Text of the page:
Book of the Week: 3D Printing of Pharmaceuticals
This week’s selection is “3D Printing of Pharmaceuticals” by editors Abdul W. Basit and Simon Gaisford.
The notion of 3D printed drugs may seem a bit strange to most readers of this publication, where 3D printing is most often used to build physical objects or structures, typically for manufacturing, prototyping or art. Drugs to most people are a “pill” that has little uniqueness to its structure. A pill is a pill, isn’t it?
Well, that’s no longer going to be true.
The same principles that have been used to develop modern 3D printing have been applied to the construction of pharmaceuticals. But instead of devising ingenious shapes, instead the ingredients are being varied.
The authors of the book introduce the concept:
“3D printing has expanded into the pharmaceutical sector which has been forecasted to cause a paradigm shift in the way that we design, manufacture and use medicines. Conventional drug delivery system were first introduced around 200 years ago and have generally remained the same in the form of tablets and capsules. With the margins of 3-D printing has come the idea of printable tablets– ‘Printlets’– enabling the production of a wide range of dosage form designs and geometries. “
The book that follows is a selection of articles produced by notable experts in the emerging field of 3D printed pharmaceuticals. Topics include:
Emerging applications of 3D printing in healthcare
3D printing technologies, implementation and regulation
Binder jet printing in pharmaceutical manufacturing
The history developments and opportunities of stereolithography
Powder bed fusion process and applications
Fused deposition modeling advances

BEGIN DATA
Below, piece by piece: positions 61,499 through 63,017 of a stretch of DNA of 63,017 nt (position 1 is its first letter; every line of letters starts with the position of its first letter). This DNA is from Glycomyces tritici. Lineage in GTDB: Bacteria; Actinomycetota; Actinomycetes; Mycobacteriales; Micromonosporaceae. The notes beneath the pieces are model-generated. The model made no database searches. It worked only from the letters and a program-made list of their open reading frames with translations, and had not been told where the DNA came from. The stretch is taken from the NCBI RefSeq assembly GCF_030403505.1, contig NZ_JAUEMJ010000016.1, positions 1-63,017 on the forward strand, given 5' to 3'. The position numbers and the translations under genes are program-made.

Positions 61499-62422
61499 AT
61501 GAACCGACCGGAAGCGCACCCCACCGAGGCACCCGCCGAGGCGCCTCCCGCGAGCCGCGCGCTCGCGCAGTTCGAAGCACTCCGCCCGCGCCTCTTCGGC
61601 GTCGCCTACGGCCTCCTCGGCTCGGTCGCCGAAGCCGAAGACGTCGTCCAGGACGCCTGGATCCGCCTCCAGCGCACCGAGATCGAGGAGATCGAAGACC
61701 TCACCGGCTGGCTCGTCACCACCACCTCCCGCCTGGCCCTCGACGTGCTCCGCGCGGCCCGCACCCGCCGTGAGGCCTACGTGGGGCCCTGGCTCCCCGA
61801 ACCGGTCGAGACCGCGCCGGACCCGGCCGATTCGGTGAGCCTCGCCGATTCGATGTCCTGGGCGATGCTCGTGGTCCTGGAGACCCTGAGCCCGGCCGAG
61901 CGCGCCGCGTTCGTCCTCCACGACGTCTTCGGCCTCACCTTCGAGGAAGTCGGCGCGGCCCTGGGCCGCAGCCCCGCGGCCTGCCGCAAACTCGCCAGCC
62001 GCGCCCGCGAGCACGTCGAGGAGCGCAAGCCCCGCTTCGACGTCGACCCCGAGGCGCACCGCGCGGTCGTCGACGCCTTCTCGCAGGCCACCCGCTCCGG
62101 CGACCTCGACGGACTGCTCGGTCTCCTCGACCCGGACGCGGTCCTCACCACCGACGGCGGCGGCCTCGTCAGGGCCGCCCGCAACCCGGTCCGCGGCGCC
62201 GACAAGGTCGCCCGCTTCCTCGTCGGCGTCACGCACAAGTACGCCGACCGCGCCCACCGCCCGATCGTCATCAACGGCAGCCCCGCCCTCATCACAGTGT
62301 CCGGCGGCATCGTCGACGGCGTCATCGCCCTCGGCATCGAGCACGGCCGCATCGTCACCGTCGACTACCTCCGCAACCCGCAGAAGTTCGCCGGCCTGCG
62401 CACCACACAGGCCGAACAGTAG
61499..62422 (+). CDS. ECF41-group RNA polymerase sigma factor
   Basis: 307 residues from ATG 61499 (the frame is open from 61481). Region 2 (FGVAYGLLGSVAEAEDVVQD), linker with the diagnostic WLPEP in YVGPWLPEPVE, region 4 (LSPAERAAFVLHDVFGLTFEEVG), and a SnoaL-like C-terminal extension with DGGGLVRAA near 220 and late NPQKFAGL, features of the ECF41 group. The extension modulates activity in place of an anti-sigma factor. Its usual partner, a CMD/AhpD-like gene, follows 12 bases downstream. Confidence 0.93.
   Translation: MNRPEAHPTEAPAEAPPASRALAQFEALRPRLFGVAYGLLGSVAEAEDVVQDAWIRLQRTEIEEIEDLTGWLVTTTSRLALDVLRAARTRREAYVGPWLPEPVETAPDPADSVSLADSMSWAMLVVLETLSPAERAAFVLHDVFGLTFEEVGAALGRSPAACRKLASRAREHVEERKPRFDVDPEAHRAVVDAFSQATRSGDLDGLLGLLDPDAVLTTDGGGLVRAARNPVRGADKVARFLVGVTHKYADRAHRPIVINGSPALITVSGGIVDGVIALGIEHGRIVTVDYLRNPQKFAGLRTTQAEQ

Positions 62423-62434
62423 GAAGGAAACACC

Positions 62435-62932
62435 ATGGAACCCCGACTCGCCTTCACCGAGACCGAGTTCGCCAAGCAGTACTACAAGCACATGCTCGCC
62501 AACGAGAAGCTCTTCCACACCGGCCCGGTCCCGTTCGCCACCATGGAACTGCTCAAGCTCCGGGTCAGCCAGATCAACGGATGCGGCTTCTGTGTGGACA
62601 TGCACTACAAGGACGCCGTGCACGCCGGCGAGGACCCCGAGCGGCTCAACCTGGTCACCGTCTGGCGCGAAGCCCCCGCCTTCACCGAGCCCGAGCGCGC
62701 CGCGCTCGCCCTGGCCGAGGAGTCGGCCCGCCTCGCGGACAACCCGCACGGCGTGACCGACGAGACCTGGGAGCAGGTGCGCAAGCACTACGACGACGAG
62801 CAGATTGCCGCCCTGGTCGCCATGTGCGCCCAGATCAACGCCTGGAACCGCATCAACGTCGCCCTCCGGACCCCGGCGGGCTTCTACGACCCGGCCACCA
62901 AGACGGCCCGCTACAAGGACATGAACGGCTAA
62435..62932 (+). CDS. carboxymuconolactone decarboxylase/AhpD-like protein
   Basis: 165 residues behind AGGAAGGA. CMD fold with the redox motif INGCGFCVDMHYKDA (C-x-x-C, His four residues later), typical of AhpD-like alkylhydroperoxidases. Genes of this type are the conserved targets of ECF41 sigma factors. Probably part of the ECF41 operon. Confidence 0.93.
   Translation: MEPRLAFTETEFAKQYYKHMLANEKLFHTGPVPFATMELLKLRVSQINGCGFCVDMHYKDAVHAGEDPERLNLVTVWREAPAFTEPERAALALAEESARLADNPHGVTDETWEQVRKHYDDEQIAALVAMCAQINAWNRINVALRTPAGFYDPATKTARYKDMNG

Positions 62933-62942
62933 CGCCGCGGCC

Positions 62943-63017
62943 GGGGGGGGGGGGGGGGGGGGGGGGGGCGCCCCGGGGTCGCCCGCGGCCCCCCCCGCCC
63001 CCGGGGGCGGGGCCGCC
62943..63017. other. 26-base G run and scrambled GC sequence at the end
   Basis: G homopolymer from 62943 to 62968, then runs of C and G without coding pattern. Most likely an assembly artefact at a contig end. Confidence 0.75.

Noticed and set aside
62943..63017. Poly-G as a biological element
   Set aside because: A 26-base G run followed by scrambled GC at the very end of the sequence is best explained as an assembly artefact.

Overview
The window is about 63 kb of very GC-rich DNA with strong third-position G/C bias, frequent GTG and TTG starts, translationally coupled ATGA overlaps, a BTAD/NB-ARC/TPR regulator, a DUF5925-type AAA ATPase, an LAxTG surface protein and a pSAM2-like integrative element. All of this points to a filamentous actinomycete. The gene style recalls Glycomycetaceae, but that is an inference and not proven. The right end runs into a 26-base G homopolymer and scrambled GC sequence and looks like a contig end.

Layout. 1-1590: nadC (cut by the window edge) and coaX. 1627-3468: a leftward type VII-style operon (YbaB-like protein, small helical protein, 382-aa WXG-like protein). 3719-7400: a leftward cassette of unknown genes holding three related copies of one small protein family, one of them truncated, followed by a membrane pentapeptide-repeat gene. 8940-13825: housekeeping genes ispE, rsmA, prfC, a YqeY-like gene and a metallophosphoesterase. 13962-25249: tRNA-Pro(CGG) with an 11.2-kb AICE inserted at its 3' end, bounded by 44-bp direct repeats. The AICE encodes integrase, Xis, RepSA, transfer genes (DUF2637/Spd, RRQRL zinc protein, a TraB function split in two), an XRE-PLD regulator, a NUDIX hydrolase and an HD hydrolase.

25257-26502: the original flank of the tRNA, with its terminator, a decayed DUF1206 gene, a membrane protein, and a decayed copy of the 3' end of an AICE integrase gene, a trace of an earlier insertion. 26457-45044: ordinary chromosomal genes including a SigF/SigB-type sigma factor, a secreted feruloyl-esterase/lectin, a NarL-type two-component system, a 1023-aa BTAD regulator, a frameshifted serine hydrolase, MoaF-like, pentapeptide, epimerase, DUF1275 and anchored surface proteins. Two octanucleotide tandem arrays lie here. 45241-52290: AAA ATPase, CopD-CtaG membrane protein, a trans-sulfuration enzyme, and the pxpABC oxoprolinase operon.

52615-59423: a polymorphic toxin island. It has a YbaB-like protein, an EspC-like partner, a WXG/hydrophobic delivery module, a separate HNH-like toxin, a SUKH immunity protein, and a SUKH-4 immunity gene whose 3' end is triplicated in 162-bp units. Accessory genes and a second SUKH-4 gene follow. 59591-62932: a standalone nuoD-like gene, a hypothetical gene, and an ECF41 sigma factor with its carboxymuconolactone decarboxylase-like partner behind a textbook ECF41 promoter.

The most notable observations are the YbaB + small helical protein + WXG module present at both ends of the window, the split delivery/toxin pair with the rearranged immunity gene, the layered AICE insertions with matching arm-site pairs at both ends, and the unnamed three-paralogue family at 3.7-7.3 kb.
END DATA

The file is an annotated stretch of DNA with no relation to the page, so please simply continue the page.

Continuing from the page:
Semi–solid extrusion printing in clinical practice
4D printing opportunities in pharmaceuticals
Medical applications of 3D printing
This field is still emerging, but there is so much potential. Imagine preparing a personalized set of pills for a specific patient that led them through a graduated sequence of drug delivery, where the dosages vary by day according to a complex program of activities. Such a regime could not be properly implemented using conventional mass-manufactured drugs, but could, in theory, be easily done with 3D printing.
Just as 3D printing enables personalized objects to be made for an individual, such as perfectly fitting eyeglass frames or sports shoes, the same could be done for that person’s drug requirements. The results would not visibly appear to be much different from any other pill, but for that person, they could be of critical importance.
In the distant future it may also be possible for 3D pharmaceutical devices to prepare drugs on demand for patients, perhaps immediately after testing and diagnosis takes place.
However, in the end patients must still adhere to taking the right drugs at the right time, and that is something that no 3D printer will solve.